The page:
Once every three months, the manager and employee should sit down in a quiet, confidential area and review the employee’s progress against the quarterly and yearly plans. Both people should spend some time preparing for the quarterly review by filling out a simple performance evaluation from listing task titles, a rating of how well each task was performed, the employee’s major accomplishments since the last review and his or her goals for the coming three months.

    The performance review meeting should focus on tasks the employee rated higher than the manager did. The objective is for the manager and the employee to agree on each of the ratings. If they can’t agree on an item, they should jointly establish a more detailed performance plan for it that will be used during the next three months to provide data for resolving the differences of opinion. If the employee’s rating is lower than the manager’s, the latter’s prevails. As soon as the manager and the employee have agreed on the individual task ratings and the overall rating for the previous three months, they should then agree on a performance plan to cover the next three months.

    Because the quarterly reviews are informal, no official report is sent to personnel. However, the reviews form the basis for the formal yearly review, which is simply the average of the quarterly ratings.

    It’s very important for the manager to coordinate his or her quarterly review with upper management to ensure there’s agreement with respect to the manager’s rating. Nothing is more detrimental to the appraisal process than to have the manager and the employee agree on a quarterly rating and then learn the employee was rated higher than he or she is performing, based upon someone-up-there’s uninformed judgment.

    One of the biggest problems with performance evaluation is a manger’s dishonesty to employees by rating them higher than they were actually performing. It’s an easy way out of an uncomfortable situation, but it’s unfair to the company and employees for three reasons:

    • The employee is misled and not provided with the information that he or she needs to improve.
    • The company is misled because the employee really isn’t doing the job as well as the manager indicates but is getting paid for a higher performance.
    • It’s unfair to other employees who are performing their jobs better and receiving similar ratings.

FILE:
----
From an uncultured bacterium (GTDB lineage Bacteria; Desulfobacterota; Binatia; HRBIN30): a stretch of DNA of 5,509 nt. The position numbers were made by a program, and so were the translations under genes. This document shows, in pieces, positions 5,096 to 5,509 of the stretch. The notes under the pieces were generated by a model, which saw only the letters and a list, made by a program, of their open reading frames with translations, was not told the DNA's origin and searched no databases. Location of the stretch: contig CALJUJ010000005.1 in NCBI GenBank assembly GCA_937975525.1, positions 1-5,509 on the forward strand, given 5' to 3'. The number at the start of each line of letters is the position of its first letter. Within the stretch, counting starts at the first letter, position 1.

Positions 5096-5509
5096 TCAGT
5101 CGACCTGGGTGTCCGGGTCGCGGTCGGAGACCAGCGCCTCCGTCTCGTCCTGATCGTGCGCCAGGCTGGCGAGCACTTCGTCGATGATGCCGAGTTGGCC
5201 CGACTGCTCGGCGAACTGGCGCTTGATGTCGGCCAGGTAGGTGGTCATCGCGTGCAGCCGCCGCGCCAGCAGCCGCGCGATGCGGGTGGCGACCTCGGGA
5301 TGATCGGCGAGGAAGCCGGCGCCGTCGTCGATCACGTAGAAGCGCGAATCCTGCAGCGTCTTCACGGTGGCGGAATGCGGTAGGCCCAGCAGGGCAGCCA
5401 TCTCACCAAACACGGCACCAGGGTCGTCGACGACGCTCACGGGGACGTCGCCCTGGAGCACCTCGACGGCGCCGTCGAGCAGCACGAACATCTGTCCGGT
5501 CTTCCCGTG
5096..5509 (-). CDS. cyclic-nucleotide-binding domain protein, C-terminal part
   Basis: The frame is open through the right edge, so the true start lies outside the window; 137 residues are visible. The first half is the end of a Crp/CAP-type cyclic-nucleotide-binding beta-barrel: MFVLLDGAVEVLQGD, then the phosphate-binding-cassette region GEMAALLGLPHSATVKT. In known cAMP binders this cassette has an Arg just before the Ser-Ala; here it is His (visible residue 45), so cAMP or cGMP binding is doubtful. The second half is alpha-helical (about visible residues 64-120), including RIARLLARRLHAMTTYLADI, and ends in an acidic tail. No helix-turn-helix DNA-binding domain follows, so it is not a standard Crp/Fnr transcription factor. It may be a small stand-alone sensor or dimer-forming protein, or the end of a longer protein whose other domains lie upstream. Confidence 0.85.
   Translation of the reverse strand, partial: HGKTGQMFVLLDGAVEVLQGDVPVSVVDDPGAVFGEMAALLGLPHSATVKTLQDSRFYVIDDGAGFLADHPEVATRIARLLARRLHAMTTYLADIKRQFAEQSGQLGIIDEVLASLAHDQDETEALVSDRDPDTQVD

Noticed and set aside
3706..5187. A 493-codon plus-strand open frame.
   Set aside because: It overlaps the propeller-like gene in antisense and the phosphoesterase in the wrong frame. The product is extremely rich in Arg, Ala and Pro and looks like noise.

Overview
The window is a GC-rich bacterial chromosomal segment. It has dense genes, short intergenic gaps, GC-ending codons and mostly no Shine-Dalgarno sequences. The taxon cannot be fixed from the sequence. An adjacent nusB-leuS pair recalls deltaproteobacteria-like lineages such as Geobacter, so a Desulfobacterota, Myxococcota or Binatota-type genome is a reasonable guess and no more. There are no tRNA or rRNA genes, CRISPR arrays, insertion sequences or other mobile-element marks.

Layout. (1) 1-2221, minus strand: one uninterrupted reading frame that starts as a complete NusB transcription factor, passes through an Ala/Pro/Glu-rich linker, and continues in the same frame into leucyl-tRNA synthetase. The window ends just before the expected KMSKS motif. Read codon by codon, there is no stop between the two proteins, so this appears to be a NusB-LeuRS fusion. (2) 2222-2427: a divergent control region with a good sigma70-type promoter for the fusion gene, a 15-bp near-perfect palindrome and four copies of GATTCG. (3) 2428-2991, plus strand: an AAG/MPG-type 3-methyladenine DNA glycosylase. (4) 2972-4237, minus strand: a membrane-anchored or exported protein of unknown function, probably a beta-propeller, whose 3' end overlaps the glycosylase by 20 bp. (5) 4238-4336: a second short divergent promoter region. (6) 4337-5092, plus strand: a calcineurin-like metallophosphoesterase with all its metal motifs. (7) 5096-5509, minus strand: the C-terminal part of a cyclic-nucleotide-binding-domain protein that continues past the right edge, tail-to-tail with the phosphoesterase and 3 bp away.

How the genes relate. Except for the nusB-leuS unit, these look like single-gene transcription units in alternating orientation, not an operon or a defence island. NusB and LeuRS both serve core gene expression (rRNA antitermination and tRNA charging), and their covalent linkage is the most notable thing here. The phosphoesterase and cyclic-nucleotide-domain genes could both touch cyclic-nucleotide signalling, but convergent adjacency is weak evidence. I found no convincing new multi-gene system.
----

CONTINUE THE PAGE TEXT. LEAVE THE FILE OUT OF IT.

Salaries should be directly related to employees’ job levels and also to how well they perform their responsibilities. All job assignments can be performed at different levels of effectiveness, productivity and quality, so it’s only logical that each job should have a salary range associated with it. The employee who puts out large quantities of work at high-quality levels should be paid more than the employee who just meets standards and frequently makes errors. The yearly performance evaluation provides an ideal way to relate employees’ salaries to their performances. And one of the very best ways to reinforce desired behaviors is through a merit pay system.

    About the author

    H. James Harrington recently retired from his position as COO of an Internet-software development company. He has more than 45 years of experience as a quality professional and is the author of 20 books. Visit his Web site at

    Originally appeared in Quality Digest, November 2, 2002, p. 12. Reprinted with permission.




    QBQ! (The Question Behind the Question) QuickNote #5

    John G. Miller
    Author of the QBQ! book.

    "Why aren't people motivated?" and
    "When will others care the way I do?"

    Two very dangerous questions for coaches and colleagues to ask. They can lead to some lousy answers.

    When asked, "How many people do you have working with you?" one weary department manager replied, "About half!"

    Richard, the VP of Sales at a software firm and leader of a dozen salespeople, had an archaic belief that managers could and should motivate their people - and could do it through threats, fear and manipulation. "By any means necessary!" was his rule. One month, when particularly frustrated with "his" people's performance, he began what became a long-standing management practice. He bought a 50-gallon fish tank and put it in his office. He got a dozen tropical fish of various kinds, and assigned one to each salesperson. Then he divided the tank in half, placing the tropical fish on one side. On the other, he put in a large and always hungry piranha. Every month he would call the entire sales force into his corner office and announce the identity of the lowest performer for that month. He then scooped out that person's fish and dumped it into the other half of the tank: All 13 people in the room would ceremoniously watch the piranha devour that month’s "loser." Can you imagine?

    Sadly, maybe you can. There's a good chance you have your own "Piranha" story. You may even know a "Richard" yourself. These dangerous beliefs are easy to possess - and so costly. When we slip into the mindset of thinking we can actually motivate others (we hire motivation and desire, we don't instill them) and judging a colleagues' level of caring and commitment (and measuring it against our own), we may engage in behaviors that are counterproductive. Simply put: We only create frustration and stress in ourselves, and opportunities are lost. Let's instead practice personal accountability by asking the QBQs:

    "How can I be a more effective coach today?" and "What can I do to contribute?" That's the way to make great things happen!